What to Expect During Your First Prenatal Check-up


Your first prenatal exam is very important because it confirms your pregnancy and sets a baseline for comparing your current state of health to your health and your baby’s health as you go through pregnancy. Your first exam includes a physical exam and a gynecological exam which will find out if you are at risk for problems during your pregnancy so these risks can be treated or monitored (watched) to help prevent or lessen complications for you and your baby. High risk conditions include high blood pressure, obesity, severe varicose veins, uterine size, pelvic size and diabetes.

How to Calculate Your Due Date

Your doctor (ob/gyn) will also calculate your due date. To calculate your due date, you need to know the date of the first day or your last menstrual period. Add 7 days to the first day of your last period, subtract 3 months and add one year. Example: Assume the first day of your last period is July 15, 2012 (7/15/2012), then subtract 3 months from 7 months, add 7 days to 15, then add one year to 2012. Your due date is April 22, 2013 (4/22/2013).

Female Reproductive System

Female Reproductive System

What to Expect During Your First Prenatal Check-up

Procedure Purpose
Vital signs Taking your vital signs gives your doctor a baseline for comparing your later prenatal visits. Blood pressure usually goes down slightly during the 1st and 2nd trimesters and then goes back to normal or slightly above normal during the 3rd trimester.
TemperaturePulseRespirationBlood pressureWeight If your blood pressure is above normal during pregnancy and you have other signs and symptoms, it may indicate problems such as pregnancy induced hypertension or preeclampsia.Your baseline weight is used to compare future weight measurements at later prenatal visits. Gaining weight or losing more weight than expected can help assess your nutrition during pregnancy and how your baby is growing developing. A sudden unexplained weight gain can be a sign of preeclampsia.
Physical examination Your first physical exam gives a baseline (starting point) for your overall health status and make sure that you’re starting off your pregnancy in the best physical condition possible. During the physical exam your doctor will check your eyes, ears, nose and throat, chest, lungs, heart, breasts, abdomen, reproductive organs, rectum, and your arms and legs. Special attention will be paid to your breast, abdomen, and pelvic exams as these will change the most during pregnancy. Also, any problems in your breast, abdomen and pelvis may affect childbirth and carrying your baby to full term.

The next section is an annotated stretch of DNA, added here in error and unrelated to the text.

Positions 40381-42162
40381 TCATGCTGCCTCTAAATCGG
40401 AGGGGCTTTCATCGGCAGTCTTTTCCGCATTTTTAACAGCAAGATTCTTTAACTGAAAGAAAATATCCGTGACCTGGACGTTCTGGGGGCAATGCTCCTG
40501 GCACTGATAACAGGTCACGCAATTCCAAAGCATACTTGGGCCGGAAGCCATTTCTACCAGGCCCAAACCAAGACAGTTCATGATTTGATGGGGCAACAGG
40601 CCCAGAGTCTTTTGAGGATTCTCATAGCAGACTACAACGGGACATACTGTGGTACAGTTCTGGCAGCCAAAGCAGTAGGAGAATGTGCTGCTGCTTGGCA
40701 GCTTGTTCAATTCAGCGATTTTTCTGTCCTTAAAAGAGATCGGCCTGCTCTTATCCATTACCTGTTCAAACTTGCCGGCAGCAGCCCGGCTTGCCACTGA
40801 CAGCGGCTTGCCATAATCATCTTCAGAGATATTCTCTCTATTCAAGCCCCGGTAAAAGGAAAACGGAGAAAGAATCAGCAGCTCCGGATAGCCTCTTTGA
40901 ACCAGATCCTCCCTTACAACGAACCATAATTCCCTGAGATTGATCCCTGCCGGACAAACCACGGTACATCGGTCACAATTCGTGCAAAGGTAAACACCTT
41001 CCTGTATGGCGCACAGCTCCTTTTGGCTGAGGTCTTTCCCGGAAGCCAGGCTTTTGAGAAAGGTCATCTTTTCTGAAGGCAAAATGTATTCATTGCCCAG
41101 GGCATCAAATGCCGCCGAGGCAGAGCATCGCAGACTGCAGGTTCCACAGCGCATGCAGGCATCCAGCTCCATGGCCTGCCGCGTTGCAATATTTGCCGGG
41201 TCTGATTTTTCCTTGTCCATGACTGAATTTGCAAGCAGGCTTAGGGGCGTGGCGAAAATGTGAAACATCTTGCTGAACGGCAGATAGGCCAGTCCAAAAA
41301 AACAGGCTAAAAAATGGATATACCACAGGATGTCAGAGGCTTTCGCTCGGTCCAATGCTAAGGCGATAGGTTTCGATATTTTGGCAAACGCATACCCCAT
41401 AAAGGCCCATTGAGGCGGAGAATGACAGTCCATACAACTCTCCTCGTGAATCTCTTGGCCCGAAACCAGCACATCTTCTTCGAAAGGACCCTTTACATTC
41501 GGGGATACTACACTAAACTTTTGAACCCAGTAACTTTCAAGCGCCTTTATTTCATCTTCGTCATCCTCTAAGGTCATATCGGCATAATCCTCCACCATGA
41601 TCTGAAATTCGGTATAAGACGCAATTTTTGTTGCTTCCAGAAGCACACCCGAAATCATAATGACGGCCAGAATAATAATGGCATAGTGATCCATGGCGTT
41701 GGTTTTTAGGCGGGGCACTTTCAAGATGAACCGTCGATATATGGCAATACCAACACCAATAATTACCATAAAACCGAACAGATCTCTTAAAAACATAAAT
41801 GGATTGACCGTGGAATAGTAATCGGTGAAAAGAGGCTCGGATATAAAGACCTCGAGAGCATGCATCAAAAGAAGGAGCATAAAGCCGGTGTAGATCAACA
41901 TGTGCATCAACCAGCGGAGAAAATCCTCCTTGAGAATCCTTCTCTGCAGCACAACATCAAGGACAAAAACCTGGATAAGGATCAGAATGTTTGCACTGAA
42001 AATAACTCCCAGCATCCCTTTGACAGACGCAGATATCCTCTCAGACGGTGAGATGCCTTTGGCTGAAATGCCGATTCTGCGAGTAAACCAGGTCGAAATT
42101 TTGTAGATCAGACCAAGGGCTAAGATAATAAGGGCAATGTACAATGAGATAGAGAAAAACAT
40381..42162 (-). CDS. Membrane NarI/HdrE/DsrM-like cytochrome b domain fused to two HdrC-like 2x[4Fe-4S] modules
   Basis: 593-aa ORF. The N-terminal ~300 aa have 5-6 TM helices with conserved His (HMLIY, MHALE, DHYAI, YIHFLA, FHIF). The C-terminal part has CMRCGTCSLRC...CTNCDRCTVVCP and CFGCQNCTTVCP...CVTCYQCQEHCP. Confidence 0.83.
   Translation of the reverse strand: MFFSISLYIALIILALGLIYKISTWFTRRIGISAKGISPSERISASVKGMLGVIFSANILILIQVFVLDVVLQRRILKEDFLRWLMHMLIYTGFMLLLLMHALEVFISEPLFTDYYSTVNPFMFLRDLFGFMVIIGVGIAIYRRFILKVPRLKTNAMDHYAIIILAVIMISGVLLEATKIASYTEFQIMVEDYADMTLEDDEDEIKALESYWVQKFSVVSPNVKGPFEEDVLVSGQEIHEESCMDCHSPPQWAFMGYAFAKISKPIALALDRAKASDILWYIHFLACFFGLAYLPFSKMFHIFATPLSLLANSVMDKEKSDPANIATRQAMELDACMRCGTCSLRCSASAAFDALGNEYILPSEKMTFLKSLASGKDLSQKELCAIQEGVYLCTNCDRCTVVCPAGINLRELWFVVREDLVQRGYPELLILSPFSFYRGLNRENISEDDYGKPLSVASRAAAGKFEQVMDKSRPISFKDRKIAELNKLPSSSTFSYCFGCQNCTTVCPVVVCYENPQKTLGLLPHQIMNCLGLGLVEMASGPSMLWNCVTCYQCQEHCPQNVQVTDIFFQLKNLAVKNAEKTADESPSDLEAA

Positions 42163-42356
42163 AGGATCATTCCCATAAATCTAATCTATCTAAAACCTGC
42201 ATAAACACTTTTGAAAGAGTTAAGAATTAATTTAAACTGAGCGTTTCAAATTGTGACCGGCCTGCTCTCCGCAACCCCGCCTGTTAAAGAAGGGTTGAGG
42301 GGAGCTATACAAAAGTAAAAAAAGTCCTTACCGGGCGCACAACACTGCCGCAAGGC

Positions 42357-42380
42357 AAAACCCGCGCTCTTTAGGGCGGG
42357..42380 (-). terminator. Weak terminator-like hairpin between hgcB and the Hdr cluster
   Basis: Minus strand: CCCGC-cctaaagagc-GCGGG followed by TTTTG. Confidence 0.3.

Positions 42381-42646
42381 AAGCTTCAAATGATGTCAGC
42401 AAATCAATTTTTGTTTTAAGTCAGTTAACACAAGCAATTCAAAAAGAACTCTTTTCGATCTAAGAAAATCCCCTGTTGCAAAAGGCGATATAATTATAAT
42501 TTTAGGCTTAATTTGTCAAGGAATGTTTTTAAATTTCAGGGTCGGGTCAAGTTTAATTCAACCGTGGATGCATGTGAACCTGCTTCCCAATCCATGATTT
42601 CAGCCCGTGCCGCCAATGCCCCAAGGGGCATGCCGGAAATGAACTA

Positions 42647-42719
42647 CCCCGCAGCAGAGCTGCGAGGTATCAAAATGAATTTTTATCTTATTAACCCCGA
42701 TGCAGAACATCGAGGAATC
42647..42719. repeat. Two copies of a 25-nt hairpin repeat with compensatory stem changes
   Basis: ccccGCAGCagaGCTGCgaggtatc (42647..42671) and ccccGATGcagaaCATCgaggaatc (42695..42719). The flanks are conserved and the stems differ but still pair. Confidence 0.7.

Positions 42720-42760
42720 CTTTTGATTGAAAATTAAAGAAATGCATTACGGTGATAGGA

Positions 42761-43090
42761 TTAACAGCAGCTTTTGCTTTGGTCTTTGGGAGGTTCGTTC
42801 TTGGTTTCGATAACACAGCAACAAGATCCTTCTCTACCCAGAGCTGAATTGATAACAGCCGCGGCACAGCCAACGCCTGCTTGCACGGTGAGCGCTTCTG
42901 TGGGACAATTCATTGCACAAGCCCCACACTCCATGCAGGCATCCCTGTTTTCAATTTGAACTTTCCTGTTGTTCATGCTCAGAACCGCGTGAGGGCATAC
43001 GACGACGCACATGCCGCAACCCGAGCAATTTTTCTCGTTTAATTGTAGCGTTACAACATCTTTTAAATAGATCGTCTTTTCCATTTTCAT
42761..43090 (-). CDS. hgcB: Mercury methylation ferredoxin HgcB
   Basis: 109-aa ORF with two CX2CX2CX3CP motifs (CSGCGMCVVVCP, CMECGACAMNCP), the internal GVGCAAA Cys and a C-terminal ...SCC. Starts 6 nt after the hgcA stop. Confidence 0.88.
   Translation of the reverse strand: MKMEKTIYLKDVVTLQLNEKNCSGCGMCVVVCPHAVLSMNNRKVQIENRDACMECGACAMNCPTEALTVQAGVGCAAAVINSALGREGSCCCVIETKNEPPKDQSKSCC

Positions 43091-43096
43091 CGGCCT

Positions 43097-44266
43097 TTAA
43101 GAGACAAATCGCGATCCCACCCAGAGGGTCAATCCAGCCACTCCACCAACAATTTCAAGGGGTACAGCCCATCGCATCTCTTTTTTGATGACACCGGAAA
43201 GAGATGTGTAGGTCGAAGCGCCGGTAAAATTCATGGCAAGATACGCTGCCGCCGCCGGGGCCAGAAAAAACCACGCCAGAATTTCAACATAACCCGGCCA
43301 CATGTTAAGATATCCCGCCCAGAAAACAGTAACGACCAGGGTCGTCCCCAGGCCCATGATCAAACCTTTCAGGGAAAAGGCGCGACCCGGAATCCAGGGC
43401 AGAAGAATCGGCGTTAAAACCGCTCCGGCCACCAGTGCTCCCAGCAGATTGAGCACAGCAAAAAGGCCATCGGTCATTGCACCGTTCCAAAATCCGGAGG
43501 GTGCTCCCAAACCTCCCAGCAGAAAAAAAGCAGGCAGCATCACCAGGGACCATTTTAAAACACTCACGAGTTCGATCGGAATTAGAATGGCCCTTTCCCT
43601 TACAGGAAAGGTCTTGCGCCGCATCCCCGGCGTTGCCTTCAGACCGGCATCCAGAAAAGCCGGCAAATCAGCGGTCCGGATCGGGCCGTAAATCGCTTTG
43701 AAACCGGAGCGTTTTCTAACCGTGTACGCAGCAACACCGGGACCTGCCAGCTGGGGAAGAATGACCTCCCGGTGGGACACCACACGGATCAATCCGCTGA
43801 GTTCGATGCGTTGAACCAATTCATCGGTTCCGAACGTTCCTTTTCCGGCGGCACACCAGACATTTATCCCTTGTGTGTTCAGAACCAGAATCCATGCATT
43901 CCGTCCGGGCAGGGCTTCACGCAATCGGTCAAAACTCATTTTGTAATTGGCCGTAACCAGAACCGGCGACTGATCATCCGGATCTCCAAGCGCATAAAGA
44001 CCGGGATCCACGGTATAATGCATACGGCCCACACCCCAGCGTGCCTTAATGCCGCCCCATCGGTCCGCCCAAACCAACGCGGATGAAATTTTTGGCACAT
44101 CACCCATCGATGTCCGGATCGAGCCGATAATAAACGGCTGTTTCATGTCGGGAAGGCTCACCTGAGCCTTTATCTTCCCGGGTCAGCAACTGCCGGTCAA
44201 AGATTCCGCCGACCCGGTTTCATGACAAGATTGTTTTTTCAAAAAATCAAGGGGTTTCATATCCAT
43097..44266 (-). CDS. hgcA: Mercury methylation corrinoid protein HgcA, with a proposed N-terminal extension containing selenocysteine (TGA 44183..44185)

Breast examination Your breasts are checked for lumps, swelling, dimpling, puckering and changes in the texture of the skin texture. This exam provides a baseline for changes that happen to your breasts during pregnancy and for breastfeeding when your baby is born.
Abdominal examination Your abdomen is checked for masses or lumps other than your baby. It’s looked at for scars and stretch marks. You will have an initial measurement of the height of the fundus (the top of your uterus) to give a baseline for future fundal height measurements. Fundul height is measured from the top of the pubic bone to the top of the uterus (the end near your belly button).
Pelvic examination Your pelvic exam confirms your pregnancy and how long you’ve been pregnant. To estimate gestational age: the uterus is the size of an egg at 7 weeks, the size of an orange at 10 weeks and the size of a grapefruit at 12 weeks. You’ll be checked for any pelvic abnormalities that may cause problems during pregnancy or childbirth. The pelvic exam usually includes checking the genitalia on the outside, an examination of the vagina and cervix with a speculum, a Pap smear, a specimen is taken to test for chlamydia and gonorrhea. If you have signs of infection of vaginal specimen will be taken. You will also have a bimanual exam where your doctor will insert one or two gloved and lubricated fingers into your vagina while gently pressing on your lower abdomen with the other hand. This is a to check for:

  • the size, shape, and position of the uterus — which could affect childbirth